Thoughts on ASUS Eee Keyboard PC

Nick Holland
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The ASUS Eee Keyboard PC is certainly a unique computing product, but it’s as much gadget as it is computer. I’ve been playing with it for a week or so now and it’s both extremely beautiful and newly functional, but it’s also a difficult concept to grasp.

For starters, the thick chunk of brushed aluminium on top of the keyboard and ‘chiclet’ keys not only add a sense of style beyond your usual typing peripheral, but the keys give a defined but soft click, that allows fast and precise typing without fatigue.

ASUS Eee Keyboard PC

ASUS Eee Keyboard PC

It morphs smoothly into the 5 inch touchscreen along the one side, that uses a capacitive glass display. A mouse, therefore, is no longer needed – only your fingers are.

ASUS Eee Keyboard PCAll is well and good outside then, but inside it’s more than just a keyboard. ASUS packs it with an netbook core – Intel’s D330 Atom CPU, a 16GB SSD and, Gigabit Ethernet, HDMI, Wireless-n and even wireless display technology.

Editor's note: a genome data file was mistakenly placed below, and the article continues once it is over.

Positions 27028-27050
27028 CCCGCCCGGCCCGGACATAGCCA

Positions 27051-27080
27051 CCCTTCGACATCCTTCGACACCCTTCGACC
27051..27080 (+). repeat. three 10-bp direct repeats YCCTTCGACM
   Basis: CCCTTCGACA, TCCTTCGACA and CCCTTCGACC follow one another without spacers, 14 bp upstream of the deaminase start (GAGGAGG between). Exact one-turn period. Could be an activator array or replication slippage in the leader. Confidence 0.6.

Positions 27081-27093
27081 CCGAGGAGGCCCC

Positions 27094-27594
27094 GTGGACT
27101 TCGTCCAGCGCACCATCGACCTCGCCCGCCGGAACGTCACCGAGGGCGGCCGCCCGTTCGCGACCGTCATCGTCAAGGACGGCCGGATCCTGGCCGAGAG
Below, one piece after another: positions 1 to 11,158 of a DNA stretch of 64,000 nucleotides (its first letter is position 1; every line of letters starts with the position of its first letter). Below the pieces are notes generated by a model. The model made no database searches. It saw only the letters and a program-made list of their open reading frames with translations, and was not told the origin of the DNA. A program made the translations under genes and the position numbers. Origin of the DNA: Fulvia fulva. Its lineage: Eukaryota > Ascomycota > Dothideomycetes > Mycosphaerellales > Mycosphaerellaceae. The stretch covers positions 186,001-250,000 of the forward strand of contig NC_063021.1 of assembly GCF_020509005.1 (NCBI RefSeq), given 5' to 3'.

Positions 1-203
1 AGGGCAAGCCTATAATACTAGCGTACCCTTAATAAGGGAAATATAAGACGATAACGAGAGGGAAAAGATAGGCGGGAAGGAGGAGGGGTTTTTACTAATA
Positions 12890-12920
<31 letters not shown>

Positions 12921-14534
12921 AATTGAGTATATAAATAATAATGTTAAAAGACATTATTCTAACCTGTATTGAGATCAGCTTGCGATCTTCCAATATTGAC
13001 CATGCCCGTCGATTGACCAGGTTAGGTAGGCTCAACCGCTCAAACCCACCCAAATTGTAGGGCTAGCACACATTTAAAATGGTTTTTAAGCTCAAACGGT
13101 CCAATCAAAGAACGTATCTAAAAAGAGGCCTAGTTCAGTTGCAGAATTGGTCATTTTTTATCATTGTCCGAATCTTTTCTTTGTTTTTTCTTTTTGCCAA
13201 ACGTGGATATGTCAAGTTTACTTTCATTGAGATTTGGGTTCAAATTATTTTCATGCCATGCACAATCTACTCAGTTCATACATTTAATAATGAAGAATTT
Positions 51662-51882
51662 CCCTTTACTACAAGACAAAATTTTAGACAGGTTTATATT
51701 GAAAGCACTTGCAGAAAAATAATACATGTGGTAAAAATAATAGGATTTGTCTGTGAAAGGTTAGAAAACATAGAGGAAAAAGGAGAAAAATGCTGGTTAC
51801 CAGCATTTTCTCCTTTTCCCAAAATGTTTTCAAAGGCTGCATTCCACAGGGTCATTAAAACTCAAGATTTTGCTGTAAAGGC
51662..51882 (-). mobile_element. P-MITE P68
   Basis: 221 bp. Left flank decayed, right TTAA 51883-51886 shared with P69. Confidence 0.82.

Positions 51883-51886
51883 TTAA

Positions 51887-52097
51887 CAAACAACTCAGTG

It’s even got a four hour battery packed in there too.

Essentially, it’s the unique love child of an aluminium Eee PC and a smartphone. That’s not a normal concept to digest (I dare not suggest visualising the conception), and like a computer it has its own OS – Windows XP – on top of which ASUS has built its own specific user interface (UI) specially for the touchscreen. This offers smartphone style buttons to launch programs on either the keyboard itself using the touchscreen as display, or better yet, via the remote display: your TV.

For example – hit the video button on the Eee Keyboard PC and Arcsoft’s media player automatically loads on the TV screen while the touchscreen converts itself to now become a remote control! Very nice!

A mouse-y style touchpad is just a click away too, and all the setup options are selectable via tabs at the bottom: ASUS has put a lot of effort into making this UI user friendly.

ASUS Eee Keyboard PC

ASUS Eee Keyboard PC

Despite the Intel Atom CPU not having enough umpf to play HD video, ASUS has bolted in Broadcom’s Crystal HD chipset to help with video playback, so even 720p High-Definition is now smooth. It doesn’t have space for a DVD or Blu-ray drive, but with three USB ports in the back and two network connections, video can either be played from USB stick or pulled from another PC.

Having a computer in a keyboard is not the most normal concept to start using, but having played with it for a while it’s fun to use and at the very least; a novel invention. If anything, like the NX90 with its chromed bits, it sits on the coffee table and looks great; a conversation starter in a world of same-y background products.

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